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Conflict of Interest

Implications of Skype's IPO for eBay-Skype & Wireless Net Neutrality

Given that eBay's announced spin-off/IPO of Skype in 2010 is a material market event, this high-profile IPO represents a potentially tectonic development in eBay-Skype's (and FreePress') push for wireless net neutrality/Carterfone regulations and applying the FCC's broadband principles to wireless providers for the first time. There are much broader implications of this market development than many appreciate.

Some brief background information is helpful to understand the broader implications:  

  • Reports suggest that eBay's plans for a public IPO in 2010 is a result of eBay not being able to get a high enough private market price ($1.7b) for Skype and the fact that current market conditions are not ripe for initial public offerings. (eBay originally paid $2.6b for Skype and added an additional $500m later, then subsequently wrote down $1.4b of Skype's value.)
  • eBay-Skype unsuccessfully petitioned the FCC in 2007 to apply monopoly-era Carterfone regulations to wireless. The FCC did not grant the petition.  
  • The issue resurfaced again in Washington as FreePress, in a 4-2-09 letter to the FCC, argued that net neutrality should apply for the first time to wireless networks and specifically that Skype's voice application should be able to make calls over carrier's 3G networks.     

So how does eBay-Skype's pending IPO change the landscape?

Internet "history is written by the victors?" -- or is it "to the victor go the spoils?"

Winston Churchill prophetically said: "history is written by the victors." This truism is timely now given Eric Auchard's great column "How the web devours history," that I built upon in my latest post: "Will history be the casualty of an 'ecommony?' If info is free who will pay to archive it for posterity?" 

Given the Internet's natural first-mover dynamic, global scale and scope efficiencies and powerful reinforcing network effects, which I have written extensively on, could the Internet's 'victor' effectively write history by deciding what information ultimately gets archived and found?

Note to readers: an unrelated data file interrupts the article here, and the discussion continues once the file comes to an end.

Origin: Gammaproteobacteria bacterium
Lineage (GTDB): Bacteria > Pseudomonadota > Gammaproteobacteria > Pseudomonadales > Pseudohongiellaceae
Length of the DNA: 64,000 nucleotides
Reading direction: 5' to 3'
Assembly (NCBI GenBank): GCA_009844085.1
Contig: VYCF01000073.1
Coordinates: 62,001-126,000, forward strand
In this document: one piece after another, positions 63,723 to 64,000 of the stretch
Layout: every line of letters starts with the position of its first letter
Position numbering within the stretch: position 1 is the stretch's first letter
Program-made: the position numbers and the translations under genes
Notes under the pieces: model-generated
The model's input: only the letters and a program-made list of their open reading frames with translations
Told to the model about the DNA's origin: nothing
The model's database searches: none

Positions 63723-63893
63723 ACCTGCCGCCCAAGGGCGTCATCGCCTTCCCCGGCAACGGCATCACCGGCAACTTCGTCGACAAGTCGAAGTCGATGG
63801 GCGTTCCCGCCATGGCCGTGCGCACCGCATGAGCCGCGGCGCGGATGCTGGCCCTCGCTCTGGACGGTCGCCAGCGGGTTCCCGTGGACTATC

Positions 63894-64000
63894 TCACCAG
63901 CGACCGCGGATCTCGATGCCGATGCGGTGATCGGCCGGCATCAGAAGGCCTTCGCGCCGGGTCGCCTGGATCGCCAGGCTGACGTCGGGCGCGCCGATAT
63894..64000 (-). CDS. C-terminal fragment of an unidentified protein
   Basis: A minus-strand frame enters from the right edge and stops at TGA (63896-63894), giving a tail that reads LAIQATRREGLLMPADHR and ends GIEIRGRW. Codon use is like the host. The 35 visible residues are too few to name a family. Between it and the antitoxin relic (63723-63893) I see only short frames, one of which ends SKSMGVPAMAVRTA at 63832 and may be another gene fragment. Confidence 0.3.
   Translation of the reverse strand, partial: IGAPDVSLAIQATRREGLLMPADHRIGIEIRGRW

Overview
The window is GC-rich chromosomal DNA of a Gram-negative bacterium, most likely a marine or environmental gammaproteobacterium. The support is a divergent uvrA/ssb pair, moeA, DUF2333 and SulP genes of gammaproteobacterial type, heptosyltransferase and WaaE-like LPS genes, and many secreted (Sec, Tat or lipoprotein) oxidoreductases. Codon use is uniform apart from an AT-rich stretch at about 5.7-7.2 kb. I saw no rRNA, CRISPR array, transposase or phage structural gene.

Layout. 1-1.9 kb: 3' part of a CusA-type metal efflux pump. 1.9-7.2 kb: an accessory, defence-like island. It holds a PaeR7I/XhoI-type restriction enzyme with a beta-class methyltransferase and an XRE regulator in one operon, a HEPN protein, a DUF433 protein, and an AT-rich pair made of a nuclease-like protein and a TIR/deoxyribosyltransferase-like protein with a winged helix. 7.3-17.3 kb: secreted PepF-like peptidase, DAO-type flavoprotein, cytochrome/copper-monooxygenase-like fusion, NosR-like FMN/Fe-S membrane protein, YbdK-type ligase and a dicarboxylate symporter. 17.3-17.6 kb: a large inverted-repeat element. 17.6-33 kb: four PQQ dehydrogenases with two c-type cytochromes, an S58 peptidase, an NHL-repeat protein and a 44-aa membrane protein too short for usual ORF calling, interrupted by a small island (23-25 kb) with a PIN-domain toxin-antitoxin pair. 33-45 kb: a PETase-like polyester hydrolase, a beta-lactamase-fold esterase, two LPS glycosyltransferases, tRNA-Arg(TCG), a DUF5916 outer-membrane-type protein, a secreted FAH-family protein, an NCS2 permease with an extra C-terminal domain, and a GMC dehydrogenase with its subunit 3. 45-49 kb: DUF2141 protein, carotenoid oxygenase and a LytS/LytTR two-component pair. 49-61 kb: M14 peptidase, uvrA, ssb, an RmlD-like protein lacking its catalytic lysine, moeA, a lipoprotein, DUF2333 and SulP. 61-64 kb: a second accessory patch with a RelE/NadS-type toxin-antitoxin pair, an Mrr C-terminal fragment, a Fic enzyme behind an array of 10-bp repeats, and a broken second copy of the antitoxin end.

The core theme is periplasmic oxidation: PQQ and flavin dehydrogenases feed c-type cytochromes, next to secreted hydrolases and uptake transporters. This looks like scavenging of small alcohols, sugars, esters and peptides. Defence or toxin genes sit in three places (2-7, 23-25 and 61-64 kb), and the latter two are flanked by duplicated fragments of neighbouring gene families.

To answer that question requires establishing some important baseline points.

Does collective intelligence have limits?

A tip of the hat to Andrew Orlowski of the Register for connecting some important dots others did not in his piece "Google cranks up the consensus machine."

  • Andrew noted the exceptionally important precursor that Google's Marissa Meyer indicated in a Techcrunch interview that, going forward, Google would cross it's neutral search line and begin editing search results produced by its currently human-intervention-free algorithm.

This is a big deal because Google has long preached that much of the value and relevance of Google's searches is that the search algorithm is fully automated and thus objective and not biased by human input.

Andrew is wise to ask what standards Google will employ in deciding which search results to effectively censor and which search results to vault to the top of the first page? And will they share them with us or will they be opaque like the advertising Quality variable? 

  • It is important to know what the standards will be because this is a very slippery slope with far reaching implications.

It will also be interesting to see if the guardians of free speech on the Internet also connect the dots that the heretofore "neutral" barrier is being breached for the Internet's dominant gateway to the world's information.

Lots to think about -- if this is indeed a paradigm shift for the Web 2.0 movement.

Google to compete directly with its media customers -- ads on Google News and Google Finance

"On Nov. 17, Google began running ads on Google Finance, a financial-news site, and said it would soon start showing ads to some users of its Google News service as well." That was the big news in the Wall Street Journal's front page story "Google gears down for tougher times."

Is Google, which owns the world's largest Internet audience, with over 700 million users, a direct competitor to all media? You bet!

The anticompetitive significance and conflicts of interest in what Google is now doing are very large.